The inner bark of the tree is very nutritious and was yet another food source for the people. The Utes harvested the inner bark of the ponderosa pine for making healing compresses, tea and for healing. The scarred ponderosa trees are still visible in Colorado forests. The healing trees are evidence of the Utes early presence in the land and their close relationship to their ecosystem.

When the Ute people were forcibly placed reservations they could no longer travel on their familiar trails, to gather or hunt for food. As more and more elders pass they take traditional knowledge about plants and their uses with them. In the past the Ute vocabulary included many words and their uses for plants. Unfortunately, these ancient words have been lost.

A medicinal plant used by the Utes is Bear root (Ligusticum portieri) also commonly known as osha. Bear root grows throughout the Rocky Mountains, in elevations over 7,000 feet. The plant has antibacterial and antiviral powers and continues to be used to treat colds and upper respiratory ailments. It can be chewed or brewed into teas. It can be used topically, in baths, compresses, and ointments to treat indigestion, infections, wounds and arthritis. Some southwest tribes use it before going into the desert areas to deter rattlesnakes. The Utes have a special relationship with the plant and treat it with great respect, harvesting only what they need and always giving prayers before they harvest.

Ute elders knew which plants should be gathered and which plants were dangerous. One has to be very careful when harvesting wild plants as many toxic plants can be mistaken for wild onion or bear root. Poison hemlock (Conium macalatum) appears much the same as the bear root but is dangerous. Peppermint and wild tobacco were collected and used in many important ceremonies.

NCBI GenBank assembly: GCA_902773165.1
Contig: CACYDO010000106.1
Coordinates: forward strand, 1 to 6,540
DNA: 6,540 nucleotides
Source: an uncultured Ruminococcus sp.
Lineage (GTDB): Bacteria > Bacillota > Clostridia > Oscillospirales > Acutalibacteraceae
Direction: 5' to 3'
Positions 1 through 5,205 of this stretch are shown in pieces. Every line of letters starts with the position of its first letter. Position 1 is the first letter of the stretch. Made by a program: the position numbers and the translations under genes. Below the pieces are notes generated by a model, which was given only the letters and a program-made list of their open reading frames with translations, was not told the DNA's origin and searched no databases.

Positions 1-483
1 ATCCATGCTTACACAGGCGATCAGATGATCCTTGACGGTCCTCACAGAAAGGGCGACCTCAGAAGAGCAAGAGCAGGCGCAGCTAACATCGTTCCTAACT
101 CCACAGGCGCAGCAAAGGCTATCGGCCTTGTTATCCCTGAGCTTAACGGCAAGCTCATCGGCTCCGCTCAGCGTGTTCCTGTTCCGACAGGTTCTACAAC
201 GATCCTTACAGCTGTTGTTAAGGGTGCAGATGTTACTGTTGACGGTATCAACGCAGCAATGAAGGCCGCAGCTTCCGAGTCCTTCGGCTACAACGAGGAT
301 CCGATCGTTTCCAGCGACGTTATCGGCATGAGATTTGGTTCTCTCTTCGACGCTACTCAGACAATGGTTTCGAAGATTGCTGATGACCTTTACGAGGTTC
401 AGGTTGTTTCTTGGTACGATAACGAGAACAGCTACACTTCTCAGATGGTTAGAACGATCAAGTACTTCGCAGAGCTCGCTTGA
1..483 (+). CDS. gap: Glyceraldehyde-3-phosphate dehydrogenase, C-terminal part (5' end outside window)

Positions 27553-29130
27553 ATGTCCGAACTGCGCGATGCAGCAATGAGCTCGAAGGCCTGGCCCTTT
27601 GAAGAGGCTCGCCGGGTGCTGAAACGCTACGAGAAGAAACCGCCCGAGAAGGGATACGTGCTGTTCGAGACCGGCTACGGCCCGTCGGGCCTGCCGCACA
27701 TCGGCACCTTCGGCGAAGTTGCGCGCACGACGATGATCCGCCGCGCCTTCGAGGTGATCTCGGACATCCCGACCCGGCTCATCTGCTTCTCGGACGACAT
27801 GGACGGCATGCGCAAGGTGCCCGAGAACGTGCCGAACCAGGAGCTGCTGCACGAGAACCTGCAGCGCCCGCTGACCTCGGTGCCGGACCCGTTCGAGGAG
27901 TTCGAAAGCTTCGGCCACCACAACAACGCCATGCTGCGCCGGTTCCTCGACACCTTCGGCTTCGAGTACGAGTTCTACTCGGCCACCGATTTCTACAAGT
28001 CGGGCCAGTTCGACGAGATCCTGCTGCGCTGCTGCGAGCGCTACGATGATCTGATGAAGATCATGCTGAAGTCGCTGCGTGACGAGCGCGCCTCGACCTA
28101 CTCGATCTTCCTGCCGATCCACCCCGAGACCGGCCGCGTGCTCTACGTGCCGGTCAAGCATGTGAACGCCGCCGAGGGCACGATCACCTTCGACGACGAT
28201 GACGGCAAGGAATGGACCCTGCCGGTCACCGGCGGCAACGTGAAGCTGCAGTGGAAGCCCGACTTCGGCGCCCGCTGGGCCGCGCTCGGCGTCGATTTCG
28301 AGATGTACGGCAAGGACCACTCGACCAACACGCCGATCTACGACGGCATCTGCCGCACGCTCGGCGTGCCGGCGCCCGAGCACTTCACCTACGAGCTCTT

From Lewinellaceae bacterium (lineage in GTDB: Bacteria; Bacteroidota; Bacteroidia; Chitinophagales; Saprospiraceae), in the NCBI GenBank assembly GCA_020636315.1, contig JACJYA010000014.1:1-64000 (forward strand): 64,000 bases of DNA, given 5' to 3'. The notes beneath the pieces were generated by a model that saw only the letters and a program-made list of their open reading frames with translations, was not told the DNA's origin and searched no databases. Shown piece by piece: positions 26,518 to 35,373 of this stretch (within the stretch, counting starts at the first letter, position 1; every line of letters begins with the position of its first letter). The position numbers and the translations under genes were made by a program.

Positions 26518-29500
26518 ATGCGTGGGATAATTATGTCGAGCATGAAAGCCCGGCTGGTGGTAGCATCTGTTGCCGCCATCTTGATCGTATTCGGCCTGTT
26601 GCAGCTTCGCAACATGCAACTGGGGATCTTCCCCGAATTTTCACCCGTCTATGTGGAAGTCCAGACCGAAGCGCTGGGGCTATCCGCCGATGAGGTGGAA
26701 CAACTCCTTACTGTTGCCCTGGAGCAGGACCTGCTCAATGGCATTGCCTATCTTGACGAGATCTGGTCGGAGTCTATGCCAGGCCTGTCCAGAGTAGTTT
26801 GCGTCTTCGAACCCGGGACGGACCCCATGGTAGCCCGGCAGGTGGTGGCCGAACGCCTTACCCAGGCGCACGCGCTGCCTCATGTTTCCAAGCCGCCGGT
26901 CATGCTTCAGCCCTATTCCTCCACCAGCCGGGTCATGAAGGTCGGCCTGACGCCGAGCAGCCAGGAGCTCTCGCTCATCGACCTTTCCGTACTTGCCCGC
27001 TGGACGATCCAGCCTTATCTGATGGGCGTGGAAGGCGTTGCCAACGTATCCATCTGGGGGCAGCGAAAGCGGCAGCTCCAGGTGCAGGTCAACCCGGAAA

The routes the Utes established were used by other Native American tribes and Europeans. The Ute Trail became known as the Spanish Trail used by Spanish explorers as early as the fifteenth century when Alvar Nunez Caveza de Vaca (1488-1558) and Juan de Onate (1550-1630) were sent from Spain to explore the uninhabited areas of Texas and New Mexico, claiming vast lands for their Spanish rulers.

During the sixteenth century Spaniards began to colonize New Mexico, establishing their domination wherever possible. As the Spanish advanced northward into Ute territory, the customs, livestock, and language they brought began to influence the Ute’s way of life. These changes were to have far reaching impacts upon the Ute people. Not only did the European bring livestock and tools, they also brought small pox, cholera and other diseases that would decimate the population of the Ute people. The European’s never-ending quest for land was in direct contrast to the Native American’s reverence for Mother Earth. The Utes believed that they didn’t own the land, but that the land owned them. Contact with the European was to end a way of life the people had known for centuries.